Armstrong pressed another button. “Justice Scalia, this is Jack Armstrong in the booth, and you’re on live. That looked like a tie to me, and a tie goes to the runner. Why didn’t you give him the benefit of the doubt, especially when Justice Kennedy has been allowing the Bohemians to throw spitballs all day?”
“It doesn’t matter what Kennedy does, my job is to follow the rules and call ’em like I see ’em, Jack.”
But Living Document was getting tired. The next Americans batter singled cleanly to left, a new hitter came to the plate, and Constitution advanced to the on-deck circle.
“Time out!” bellowed Kennedy. He conferred briefly with Breyer and Sotomayor.
Sotomayor slipped quietly from the dugout to the on-deck circle. As the new Americans hitter faced Living Document, Constitution said something to his bat and took a mighty swing. Sotomayor jabbed her finger at the dugout and shrieked, “You’re out of the game!” Constitution wheeled around, his eyes blazing, but out of respect for the Court he stalked silently to the dugout.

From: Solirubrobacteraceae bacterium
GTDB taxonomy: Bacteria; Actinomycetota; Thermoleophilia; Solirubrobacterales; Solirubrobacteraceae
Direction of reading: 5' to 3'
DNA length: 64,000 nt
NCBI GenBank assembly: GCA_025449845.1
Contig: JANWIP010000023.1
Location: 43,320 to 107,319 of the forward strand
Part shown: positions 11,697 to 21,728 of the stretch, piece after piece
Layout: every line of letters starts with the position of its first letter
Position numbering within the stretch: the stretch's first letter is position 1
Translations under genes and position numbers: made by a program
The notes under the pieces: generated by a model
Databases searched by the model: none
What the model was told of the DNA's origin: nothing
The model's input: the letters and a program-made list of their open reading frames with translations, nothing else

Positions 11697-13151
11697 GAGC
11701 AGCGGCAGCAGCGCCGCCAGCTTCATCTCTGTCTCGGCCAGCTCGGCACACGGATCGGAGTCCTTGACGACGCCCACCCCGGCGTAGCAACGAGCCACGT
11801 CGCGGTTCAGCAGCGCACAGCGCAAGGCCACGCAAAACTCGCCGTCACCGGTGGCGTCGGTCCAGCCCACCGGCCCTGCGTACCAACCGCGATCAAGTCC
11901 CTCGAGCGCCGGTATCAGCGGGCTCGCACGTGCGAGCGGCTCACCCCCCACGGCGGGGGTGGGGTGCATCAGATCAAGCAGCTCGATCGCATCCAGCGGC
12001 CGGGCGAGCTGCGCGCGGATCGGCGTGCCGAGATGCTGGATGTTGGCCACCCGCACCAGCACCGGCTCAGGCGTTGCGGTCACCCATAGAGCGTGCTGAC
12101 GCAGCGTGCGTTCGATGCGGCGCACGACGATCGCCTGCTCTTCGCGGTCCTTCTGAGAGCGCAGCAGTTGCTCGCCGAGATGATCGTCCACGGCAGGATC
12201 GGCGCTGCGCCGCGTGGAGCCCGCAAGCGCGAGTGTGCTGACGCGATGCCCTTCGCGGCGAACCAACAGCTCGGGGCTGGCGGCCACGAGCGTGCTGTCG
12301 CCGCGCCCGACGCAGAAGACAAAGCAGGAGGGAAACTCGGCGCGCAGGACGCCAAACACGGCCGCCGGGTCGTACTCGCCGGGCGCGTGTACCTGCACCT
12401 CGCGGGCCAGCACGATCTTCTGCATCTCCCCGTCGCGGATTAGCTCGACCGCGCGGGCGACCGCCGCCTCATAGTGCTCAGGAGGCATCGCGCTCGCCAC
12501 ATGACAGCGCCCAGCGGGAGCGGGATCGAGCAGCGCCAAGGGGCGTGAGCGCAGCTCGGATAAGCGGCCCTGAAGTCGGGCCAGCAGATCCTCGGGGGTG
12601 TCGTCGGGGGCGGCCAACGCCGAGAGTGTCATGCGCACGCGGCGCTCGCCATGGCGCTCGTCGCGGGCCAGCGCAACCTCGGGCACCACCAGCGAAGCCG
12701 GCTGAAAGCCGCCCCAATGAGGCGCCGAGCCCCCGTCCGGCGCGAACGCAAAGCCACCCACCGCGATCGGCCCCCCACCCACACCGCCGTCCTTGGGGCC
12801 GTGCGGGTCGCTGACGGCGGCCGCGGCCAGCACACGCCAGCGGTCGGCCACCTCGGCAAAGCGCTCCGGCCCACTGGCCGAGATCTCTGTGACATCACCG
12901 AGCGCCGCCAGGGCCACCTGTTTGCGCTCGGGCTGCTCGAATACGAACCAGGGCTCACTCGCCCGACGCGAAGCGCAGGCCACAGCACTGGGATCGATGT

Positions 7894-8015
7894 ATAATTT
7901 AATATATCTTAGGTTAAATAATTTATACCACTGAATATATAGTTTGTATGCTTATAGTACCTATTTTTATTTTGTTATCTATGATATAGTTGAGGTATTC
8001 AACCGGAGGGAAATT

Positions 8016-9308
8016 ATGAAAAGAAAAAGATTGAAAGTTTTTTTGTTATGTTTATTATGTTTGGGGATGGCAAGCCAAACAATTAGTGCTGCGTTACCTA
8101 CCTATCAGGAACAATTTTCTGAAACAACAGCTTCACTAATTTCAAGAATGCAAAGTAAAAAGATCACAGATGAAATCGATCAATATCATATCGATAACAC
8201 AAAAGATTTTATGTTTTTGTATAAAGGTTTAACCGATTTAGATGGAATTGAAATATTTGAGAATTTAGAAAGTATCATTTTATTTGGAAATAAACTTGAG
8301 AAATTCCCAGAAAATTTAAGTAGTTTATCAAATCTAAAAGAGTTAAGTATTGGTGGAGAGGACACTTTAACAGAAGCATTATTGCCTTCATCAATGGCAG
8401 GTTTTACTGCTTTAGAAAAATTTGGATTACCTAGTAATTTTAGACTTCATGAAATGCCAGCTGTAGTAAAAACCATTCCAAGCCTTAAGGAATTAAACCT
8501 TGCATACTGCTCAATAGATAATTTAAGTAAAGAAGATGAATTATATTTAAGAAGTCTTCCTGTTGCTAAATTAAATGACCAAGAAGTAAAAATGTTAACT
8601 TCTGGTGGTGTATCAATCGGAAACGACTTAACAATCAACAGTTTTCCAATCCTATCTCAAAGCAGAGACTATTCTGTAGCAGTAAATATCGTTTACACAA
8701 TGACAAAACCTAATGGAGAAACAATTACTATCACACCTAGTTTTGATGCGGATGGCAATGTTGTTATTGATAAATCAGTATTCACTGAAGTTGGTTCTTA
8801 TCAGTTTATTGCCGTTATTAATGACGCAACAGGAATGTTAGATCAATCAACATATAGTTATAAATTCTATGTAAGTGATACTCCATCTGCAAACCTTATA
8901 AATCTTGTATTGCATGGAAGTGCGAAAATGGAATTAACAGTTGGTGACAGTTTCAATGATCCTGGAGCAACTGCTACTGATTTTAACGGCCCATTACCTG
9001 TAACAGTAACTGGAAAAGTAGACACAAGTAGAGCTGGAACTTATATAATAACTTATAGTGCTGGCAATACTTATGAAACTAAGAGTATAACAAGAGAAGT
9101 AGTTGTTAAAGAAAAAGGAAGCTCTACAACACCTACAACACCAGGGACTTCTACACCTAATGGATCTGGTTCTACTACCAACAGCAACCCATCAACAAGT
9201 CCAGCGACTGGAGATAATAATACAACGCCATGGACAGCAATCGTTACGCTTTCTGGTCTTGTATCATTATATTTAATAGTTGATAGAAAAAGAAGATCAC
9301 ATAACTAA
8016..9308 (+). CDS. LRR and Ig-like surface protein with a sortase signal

Armstrong leaped to his button again. “Justice Sotomayor, Jack Armstrong in the booth, and you’re on live. Why did you eject Constitution?”
“He made a racist statement, and we can’t tolerate racism in the nation’s pastime.”
“What did he say?”
“He said ‘I’m going to knock the cover off the ball.’”
“What’s racist about that?”
Sotomayor explained patiently. “His bat is brown, and the ball is white. As a wise Latina woman I understand racism better than a white male, and a brown object doing harm to a white object is obviously racist imagery. Besides, as a judge I’m trained to read between the lines. You can see it clearly in the penumbra.”
Justice Breyer broke into the conversation. “This is off the record, Jack.” Armstrong cut the public mic. “We knew we had to take Constitution out of the game before he put it out of reach. It was too early to get rid of him in the fourth inning, the public wasn’t ready. But we figure we can get away with it now.”